hardly regarding me. But there are some reasons for all this." [Nov. 11. 1710.) These last words bave an eye to his writing the Examiner; which he kept as a profound secret from all the world, except the printer and the ministry. Prior was suspected for being the author of the Examiner, fee number 26. 31. [in vol. ș.] and had like to have been insulted for it in the street; to which the letter from the Whigs to the Examiner, No. 28. very plainly alludes.--It is a point beyond all controversy, that no Tovereign prince was ever more careffed by noble, generous, and manly spirits, than Swift undoubtedly was, not only by the great Harley, but all the Tory ministry. For it is certain, that Swift courted not the ministry, but the ministry courted Swift to be their champion and their protector. [See bis own words, Examiner, No. 26.]; and used him with the same respect, as well af ter, as before he had taken them under his care. Neither did he once consent to stay with the ministry, and run his fortune among them. D. S. p. 313:316. † See vol. 6. p. 262, 63.
Among the various branches into which Swift's expansive genius spread itself, those peculiar talents of levelling his writings to the lowest, and sustaining their dignity to the highest capacity, were probably the original motives that attracted the Earl of Oxford's friendship him. In the year 1709, the character of Dr Swift as an author, was perfectly established. He had shewn abilities equal to those attributed by Homer to Ulysies: he could ap. pear a beggar among beggars, and a king among kings--From the year 1709, to the latest period of Q. Anne, we find him fighting on the side of the ministers, and maintaining their caule in pamphlets, poems, and weekly papers. In a letter to Mr Pope, of Jan. 10. 1721, he has this expression: “ I have conversed in “ some freedom with more ministers of state, of all parties, than
usually happens to men of my level; and I confess, in their ca“ pacity as ministers, I look upon them as a race of people whole “ acquaintance no man would court, otherwise than on the score " of vanity or ambition."[vol.4.p. 27.) Lord Oxford, as a gentleman and a scholar, might be open and unreserved to Dr Swift, as far as his Lordfhip’s nature would permit; but as a minister of ftate he ever appeared mysterious and enigmatical, delivering his oracles, like the Delphian deity, in occult terms and ambiguous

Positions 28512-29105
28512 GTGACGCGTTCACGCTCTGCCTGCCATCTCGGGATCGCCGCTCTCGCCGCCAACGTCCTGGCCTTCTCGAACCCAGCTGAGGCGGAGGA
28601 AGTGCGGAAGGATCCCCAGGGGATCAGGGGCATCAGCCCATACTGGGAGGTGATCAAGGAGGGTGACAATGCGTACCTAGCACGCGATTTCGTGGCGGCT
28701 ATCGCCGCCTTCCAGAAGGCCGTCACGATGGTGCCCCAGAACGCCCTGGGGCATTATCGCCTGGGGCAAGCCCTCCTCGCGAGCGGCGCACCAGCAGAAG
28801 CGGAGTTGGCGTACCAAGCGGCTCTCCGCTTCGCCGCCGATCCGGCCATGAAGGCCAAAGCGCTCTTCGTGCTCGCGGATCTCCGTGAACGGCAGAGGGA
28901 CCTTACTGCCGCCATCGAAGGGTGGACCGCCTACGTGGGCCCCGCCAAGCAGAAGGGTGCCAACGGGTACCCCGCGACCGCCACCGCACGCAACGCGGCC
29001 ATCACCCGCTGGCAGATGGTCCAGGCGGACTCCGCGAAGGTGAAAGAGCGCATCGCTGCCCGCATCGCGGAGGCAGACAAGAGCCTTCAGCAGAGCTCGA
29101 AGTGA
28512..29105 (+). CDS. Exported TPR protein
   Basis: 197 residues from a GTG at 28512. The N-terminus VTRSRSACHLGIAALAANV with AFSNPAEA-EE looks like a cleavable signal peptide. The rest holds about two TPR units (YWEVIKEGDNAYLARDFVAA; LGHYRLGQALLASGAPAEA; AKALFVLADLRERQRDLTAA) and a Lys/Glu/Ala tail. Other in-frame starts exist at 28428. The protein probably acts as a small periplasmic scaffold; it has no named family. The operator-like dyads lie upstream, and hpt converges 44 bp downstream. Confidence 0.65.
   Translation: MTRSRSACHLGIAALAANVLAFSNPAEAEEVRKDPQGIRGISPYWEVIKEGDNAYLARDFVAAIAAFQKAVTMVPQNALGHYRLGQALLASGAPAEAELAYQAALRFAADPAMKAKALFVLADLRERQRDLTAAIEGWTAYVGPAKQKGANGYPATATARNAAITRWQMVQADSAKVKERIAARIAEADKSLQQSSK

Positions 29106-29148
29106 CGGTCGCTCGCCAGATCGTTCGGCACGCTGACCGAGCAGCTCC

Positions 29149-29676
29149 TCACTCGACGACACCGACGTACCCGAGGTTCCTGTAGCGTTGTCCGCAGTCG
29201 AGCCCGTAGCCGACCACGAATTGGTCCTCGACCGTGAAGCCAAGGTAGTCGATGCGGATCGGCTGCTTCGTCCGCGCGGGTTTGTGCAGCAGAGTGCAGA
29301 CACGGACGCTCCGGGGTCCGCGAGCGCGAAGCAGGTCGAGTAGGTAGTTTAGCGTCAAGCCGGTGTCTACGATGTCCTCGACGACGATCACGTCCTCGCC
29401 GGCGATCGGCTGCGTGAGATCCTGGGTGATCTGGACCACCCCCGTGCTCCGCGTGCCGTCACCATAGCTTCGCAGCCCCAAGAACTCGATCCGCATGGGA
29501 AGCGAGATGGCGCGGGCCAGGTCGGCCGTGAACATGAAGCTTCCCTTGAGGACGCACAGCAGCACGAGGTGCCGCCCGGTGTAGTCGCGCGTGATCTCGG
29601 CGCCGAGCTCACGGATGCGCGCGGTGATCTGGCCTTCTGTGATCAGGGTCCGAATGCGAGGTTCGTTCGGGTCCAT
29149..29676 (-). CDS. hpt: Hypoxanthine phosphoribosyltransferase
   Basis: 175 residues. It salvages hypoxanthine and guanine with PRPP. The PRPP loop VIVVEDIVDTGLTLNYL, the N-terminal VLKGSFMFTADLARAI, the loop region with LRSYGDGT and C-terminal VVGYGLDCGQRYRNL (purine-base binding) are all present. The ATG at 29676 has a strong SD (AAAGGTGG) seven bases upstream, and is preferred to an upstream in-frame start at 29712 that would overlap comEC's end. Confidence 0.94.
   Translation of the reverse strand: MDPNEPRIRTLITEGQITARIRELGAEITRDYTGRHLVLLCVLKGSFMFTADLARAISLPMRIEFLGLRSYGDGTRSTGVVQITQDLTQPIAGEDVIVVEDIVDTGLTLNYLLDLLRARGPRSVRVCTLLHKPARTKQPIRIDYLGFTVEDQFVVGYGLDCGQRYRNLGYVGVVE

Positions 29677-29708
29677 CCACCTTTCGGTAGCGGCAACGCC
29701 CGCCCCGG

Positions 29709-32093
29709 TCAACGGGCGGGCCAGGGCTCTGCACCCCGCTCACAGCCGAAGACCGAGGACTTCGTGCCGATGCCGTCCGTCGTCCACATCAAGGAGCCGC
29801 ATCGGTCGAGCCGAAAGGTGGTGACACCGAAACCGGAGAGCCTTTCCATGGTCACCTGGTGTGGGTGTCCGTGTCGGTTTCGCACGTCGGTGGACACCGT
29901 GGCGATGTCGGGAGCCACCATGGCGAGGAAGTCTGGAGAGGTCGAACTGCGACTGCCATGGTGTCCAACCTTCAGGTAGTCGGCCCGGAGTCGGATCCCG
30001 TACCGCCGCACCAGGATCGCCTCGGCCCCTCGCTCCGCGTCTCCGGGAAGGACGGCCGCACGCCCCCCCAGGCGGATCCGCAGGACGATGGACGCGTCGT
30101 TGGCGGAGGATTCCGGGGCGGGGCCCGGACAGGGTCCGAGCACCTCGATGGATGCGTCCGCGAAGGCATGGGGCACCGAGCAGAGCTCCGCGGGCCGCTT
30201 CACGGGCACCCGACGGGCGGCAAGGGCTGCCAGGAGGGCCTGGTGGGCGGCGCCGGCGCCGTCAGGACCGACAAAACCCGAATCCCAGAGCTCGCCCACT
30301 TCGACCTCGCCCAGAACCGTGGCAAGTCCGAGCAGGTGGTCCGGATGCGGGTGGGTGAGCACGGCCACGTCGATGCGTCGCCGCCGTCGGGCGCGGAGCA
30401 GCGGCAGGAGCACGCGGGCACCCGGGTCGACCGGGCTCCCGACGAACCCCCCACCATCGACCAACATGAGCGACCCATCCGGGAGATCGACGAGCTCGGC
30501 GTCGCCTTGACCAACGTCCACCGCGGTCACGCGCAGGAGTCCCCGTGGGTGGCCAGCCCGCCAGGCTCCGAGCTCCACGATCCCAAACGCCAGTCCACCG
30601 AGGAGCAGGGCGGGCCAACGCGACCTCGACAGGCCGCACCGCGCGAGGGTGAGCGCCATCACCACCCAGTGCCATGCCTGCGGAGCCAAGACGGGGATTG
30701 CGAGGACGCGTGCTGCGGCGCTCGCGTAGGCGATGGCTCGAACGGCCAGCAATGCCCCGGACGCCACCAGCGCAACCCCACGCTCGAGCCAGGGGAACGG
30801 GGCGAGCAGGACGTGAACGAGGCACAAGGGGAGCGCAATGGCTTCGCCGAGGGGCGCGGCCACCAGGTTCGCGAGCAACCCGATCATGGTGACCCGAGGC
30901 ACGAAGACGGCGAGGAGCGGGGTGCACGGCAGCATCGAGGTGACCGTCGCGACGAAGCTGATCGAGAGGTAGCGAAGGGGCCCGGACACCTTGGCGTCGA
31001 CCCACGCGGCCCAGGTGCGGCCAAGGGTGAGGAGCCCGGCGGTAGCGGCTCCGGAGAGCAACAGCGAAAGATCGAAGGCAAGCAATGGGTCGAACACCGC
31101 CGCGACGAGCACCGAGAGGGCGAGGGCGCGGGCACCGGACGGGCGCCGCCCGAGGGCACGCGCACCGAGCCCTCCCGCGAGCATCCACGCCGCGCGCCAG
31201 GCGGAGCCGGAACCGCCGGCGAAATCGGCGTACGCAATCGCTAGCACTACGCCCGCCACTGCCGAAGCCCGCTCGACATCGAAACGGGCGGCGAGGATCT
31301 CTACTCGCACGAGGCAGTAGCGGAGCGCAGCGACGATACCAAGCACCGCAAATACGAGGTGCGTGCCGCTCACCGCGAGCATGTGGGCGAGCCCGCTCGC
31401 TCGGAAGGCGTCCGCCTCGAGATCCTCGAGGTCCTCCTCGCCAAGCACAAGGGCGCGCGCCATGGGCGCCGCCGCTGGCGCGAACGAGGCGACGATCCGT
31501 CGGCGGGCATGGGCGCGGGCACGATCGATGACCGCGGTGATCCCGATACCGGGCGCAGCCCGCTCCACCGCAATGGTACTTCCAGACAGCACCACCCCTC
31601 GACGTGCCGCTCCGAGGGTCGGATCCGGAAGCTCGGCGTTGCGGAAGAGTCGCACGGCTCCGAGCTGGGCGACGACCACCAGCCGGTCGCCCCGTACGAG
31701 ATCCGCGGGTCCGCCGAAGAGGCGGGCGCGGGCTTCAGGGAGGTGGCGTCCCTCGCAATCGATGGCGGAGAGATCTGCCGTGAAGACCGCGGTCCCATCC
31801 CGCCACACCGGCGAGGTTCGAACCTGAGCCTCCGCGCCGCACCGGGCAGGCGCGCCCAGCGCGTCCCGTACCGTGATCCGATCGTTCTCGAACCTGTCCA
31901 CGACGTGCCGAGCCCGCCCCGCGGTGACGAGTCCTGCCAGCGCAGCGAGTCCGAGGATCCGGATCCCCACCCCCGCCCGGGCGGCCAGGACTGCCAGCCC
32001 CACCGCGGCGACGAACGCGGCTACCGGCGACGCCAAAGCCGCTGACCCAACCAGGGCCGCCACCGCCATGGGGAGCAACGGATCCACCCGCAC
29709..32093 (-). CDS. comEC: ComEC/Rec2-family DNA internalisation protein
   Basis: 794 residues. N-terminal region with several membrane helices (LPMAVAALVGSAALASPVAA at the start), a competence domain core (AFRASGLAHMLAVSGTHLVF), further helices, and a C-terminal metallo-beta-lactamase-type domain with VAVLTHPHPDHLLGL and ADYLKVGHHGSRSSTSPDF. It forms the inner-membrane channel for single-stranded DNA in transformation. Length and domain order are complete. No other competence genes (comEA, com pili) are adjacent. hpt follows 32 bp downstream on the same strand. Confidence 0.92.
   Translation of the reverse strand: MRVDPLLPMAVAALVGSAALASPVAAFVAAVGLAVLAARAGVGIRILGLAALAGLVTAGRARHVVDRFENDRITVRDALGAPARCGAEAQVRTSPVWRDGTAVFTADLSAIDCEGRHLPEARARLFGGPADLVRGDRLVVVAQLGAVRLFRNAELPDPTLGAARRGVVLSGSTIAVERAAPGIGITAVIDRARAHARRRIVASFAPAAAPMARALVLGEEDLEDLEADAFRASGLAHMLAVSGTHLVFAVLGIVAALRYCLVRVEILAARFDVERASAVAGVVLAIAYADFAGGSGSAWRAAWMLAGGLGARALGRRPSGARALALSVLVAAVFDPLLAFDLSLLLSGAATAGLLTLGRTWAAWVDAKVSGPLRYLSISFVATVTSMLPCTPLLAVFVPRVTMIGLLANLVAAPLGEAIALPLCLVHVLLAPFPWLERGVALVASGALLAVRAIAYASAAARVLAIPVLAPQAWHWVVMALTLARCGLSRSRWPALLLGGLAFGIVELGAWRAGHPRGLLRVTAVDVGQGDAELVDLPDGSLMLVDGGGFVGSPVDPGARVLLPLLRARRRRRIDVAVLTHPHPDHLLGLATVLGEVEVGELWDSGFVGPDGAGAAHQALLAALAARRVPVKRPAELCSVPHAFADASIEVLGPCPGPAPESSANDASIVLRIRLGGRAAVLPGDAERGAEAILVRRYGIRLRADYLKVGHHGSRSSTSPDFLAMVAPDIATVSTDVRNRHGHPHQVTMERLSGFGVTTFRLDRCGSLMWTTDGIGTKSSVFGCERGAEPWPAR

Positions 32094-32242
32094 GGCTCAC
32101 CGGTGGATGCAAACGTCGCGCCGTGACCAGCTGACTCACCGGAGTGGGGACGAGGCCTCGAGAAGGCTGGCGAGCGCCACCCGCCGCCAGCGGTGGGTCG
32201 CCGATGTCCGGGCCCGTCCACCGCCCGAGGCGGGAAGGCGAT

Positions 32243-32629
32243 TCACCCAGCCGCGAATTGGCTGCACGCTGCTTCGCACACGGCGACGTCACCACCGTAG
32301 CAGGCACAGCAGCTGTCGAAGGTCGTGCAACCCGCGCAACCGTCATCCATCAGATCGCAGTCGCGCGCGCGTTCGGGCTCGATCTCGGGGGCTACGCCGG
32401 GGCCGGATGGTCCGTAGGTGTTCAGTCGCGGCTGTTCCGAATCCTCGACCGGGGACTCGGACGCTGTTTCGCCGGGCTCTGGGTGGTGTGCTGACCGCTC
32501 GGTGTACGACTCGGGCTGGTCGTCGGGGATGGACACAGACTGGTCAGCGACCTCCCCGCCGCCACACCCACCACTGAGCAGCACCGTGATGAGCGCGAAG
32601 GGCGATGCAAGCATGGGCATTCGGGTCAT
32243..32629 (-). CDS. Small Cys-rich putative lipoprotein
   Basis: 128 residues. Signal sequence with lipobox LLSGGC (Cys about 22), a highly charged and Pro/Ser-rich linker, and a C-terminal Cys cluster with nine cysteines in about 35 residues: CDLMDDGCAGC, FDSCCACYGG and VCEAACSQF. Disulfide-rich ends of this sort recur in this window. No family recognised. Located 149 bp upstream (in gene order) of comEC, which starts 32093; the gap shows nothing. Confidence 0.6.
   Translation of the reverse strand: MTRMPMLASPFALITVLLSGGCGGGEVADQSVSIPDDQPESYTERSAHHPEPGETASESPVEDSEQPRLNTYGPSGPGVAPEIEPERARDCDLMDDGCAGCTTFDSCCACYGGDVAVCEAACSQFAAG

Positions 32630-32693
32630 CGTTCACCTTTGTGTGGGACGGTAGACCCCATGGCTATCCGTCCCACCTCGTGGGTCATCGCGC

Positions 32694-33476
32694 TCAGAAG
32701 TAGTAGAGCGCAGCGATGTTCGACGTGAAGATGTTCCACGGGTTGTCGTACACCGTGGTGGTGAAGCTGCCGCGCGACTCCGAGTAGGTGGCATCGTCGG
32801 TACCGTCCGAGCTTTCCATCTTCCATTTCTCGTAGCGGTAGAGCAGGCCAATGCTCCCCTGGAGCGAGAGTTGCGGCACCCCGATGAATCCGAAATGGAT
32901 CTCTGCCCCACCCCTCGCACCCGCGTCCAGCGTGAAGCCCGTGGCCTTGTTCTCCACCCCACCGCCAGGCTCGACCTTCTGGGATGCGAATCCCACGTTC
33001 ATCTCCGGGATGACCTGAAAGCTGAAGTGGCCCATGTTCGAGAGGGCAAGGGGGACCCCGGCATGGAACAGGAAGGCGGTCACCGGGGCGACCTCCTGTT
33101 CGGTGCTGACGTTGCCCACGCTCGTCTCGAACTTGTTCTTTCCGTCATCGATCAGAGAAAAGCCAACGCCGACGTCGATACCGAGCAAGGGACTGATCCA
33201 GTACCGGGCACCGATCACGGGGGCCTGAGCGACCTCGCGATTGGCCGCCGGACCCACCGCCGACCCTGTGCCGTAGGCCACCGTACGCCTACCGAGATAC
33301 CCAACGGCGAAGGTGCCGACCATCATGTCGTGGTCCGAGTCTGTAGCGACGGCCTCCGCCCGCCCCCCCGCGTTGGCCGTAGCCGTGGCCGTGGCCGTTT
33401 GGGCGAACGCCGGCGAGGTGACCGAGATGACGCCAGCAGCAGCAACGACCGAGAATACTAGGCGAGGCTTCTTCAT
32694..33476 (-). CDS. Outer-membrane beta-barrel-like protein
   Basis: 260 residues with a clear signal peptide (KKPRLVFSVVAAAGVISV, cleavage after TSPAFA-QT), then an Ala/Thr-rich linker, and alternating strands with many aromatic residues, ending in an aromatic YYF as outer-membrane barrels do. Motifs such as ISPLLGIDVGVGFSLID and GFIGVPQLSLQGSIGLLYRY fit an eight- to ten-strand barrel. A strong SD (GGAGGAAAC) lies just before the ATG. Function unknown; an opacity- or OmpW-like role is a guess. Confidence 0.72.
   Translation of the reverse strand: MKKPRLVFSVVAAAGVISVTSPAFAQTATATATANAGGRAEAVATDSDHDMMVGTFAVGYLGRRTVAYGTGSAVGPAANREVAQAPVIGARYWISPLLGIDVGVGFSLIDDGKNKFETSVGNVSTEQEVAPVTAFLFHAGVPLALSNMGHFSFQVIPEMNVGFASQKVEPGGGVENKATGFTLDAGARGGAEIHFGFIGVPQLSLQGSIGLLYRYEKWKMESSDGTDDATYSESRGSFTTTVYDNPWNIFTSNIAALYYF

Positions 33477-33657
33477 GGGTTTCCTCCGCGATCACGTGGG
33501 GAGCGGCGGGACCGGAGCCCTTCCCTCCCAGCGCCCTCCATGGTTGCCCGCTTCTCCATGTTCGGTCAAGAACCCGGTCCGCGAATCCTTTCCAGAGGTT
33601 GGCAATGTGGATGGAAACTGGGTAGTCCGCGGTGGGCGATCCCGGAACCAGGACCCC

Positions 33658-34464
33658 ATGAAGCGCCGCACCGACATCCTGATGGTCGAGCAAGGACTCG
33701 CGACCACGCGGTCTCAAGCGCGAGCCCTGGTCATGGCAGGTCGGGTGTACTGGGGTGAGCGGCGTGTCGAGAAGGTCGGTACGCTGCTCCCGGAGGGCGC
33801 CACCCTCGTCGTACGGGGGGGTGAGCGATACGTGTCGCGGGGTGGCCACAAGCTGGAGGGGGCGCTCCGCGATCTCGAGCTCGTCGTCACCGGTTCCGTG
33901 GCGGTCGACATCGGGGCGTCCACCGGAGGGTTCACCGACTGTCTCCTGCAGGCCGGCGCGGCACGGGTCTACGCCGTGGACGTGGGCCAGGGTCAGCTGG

WHATEVER excellence we possess, or whatever honours we obtain, the pleasure which they produce, is all relative to some particular favourite, with whom we are tenderly connected, either by friendship or by love ; or, at most, it terminates, like rays collected by a burningglass, in a very small circle, which is scarce more than a point, and, like light, becomes sensible only by reflection. Thus Swift, while he was courted and caressed by those whom others were making interest to approach, seems to have enjoyed his distinction, only in proportion as it was participated with Stella ; for amidst all the bufiness, and all the honours that crouded upon him, he wrote every day an account of whatever occurred, and sent her a journal, regularly dated, every fortnight, during the whole time of his connection with Q. Anne's ministry. [D. S. p. 258.] From these unrestrained effufions of his heart, many particulars are known, which
uld have been known no other way. And by these it appears incontestably, that he was not only employed, but trusted ; and that Harley, who is universally allowed to have been one of the most reserved and myfterious of all politicians, was to him, in affairs of the utmost moment, open and explicit *. The result of one
expressions... A man always appears of more consequence to himself, than he is in reality to any other person. Such perhaps was the case of Dr Swift. He found himself much indulged by the fimiles and conversation of the Earl of Oxford. He knew how useful he was to the administration in general: and in the aforementioned letter, he says, that the place of historiographer was intended for him [vol. 4. p. 23.) But I am apt to suspect that he Aattered himself too highly : at least it is very evident, that he remained without any preferment till the year 1713, when he was made Dean of St Patrick's. In point of power and re. venue, such a deanery might be esteemed no inconsiderable promotion ; but to an ambitious mind, whose perpetual aim was a fettlement in England, a dignity in any other kingdom must appear (as perhaps it was designed) only an honourable and profitable banishment. 0. let. 4.
• The Earl of Oxford had a real friendship for Dr Swift. And there are some little gratifications in the commerce of friendship, which appear to be as strong, if not stronger indications of our love and esteem for particular persons, than what is called advancing them in the grande monde, whether to honours or preferment.